Tennessee Airport Ramps Up Surveillance
December 1, 2006
Due to the Federal Aviation Administration’s recommendation that every commercial airport provide enhanced law enforcement and security by June 2007, Smyrna Airport, located just outside of Nashville, Tenn., decided to upgrade its surveillance and access control systems.
“The corporate aviation accounts have insurance requirements we couldn’t meet before our force came on board and this system was installed. So we have lured business into this airport because of the new technology,” said Joe Johnson, Chief of Public Safety at the Smyrna/Rutherford County Airport Authority in Tennessee.
The Smyrna Airport public safety officers have gained a full overview of the facilities from a system that is flexible and scalable by using existing hardware while introducing an IP platform.
The airport’s new security solution includes a mix of network cameras and analog cameras converted to digital images via video servers managed by IP video surveillance software. The project has also integrated the video surveillance with an access control system.
Smyrna Airport started to use the new system in February 2006. The airport has a camera at every gate entrance and two pan-tilt-zoom (PTZ) cameras on the new terminal building; one PTZ camera is on top of the control tower and gives an overview of the entire airport. Personnel can move the cameras around and make additions to the system when necessary.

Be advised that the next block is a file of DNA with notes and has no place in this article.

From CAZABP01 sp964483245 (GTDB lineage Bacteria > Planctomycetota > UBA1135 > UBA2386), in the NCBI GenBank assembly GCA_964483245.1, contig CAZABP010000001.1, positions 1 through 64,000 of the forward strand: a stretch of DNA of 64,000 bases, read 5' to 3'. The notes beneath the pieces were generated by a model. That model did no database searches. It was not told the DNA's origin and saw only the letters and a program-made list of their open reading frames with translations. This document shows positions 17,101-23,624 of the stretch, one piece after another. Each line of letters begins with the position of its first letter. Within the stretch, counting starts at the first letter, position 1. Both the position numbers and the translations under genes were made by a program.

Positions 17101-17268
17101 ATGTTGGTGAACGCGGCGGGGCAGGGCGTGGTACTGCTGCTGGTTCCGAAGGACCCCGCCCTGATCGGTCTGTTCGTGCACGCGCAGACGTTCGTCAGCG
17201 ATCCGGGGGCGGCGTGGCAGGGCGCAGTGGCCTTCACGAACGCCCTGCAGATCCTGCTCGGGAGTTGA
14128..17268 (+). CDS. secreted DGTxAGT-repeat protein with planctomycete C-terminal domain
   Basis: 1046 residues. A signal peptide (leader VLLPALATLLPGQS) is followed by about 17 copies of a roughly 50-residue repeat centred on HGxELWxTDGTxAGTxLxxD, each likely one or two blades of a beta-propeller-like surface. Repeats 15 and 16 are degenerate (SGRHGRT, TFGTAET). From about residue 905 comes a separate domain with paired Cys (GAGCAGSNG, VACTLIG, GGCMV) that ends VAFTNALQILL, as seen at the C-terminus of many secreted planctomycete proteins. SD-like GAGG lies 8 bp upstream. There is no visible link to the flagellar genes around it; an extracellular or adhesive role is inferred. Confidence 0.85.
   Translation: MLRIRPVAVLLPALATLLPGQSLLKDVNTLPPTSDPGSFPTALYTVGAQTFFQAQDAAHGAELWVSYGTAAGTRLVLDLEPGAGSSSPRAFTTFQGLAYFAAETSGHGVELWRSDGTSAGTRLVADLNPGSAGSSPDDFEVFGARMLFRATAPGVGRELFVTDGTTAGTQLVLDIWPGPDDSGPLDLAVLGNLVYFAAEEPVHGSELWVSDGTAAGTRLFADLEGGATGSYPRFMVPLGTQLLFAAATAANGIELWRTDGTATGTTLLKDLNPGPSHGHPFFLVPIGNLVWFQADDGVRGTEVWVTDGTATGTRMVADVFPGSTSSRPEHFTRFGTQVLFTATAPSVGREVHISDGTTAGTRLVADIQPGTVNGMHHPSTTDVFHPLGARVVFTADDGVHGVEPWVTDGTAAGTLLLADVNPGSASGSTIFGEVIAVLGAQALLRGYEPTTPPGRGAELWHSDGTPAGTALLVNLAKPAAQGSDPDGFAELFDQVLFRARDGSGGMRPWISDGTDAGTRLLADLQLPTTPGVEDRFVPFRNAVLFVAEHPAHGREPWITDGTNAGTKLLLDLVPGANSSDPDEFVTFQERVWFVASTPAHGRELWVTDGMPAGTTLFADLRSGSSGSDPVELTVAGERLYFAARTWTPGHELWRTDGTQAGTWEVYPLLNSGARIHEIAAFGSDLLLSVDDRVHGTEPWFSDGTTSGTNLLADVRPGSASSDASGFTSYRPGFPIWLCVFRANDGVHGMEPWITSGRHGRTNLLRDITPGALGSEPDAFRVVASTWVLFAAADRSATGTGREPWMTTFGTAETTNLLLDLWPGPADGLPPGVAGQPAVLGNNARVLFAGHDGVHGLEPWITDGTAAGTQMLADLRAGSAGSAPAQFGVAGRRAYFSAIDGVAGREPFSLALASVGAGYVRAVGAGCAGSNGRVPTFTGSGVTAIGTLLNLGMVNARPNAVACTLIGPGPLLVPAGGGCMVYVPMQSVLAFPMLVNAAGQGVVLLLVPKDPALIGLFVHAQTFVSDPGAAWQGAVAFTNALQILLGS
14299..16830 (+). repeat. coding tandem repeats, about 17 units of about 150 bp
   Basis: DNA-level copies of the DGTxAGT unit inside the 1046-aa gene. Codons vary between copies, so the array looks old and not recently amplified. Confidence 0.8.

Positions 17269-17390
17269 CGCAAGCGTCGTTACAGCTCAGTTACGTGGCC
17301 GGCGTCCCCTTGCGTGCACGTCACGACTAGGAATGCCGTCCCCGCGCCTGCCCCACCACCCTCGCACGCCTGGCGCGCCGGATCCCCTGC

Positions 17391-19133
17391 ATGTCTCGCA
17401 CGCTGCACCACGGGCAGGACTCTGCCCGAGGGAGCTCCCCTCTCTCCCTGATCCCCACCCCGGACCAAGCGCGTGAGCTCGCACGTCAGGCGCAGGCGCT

“The primary security goal is to lock the airport down, to control ingress and egress. We make sure no one gets through the gates who should not,” asserted Johnson. “Our officers do a great job with the surveillance! We’re watching them and we’ve got control over our facility.”
The airport has recently used the software for dealing with an accident, when a pilot landed short of the runway. Authorities were pleased to learn that the video images were encrypted, so they could prove there had been no tampering with the event’s evidence.
“The new system has really helped us a lot to monitor the facility. Any movement that happens at night, we’ve got it set up in the software to send an alert to check it. We’re on duty 24 hours a day. If someone tries to fly in some illegal cargo or to compromise our airport security, I’m going to track him and catch him! And just this morning, we had a fuel tanker hit a fence, so we’ve been working that case with the Milestone images to resolve how that happened,” added Johnson.
“We are ahead of schedule: we’ve already had our FAA and TSA inspections. As a matter of fact, the FAA is bringing other people in to see this system because they want to make other airports aware of its capabilities,” stated Johnson.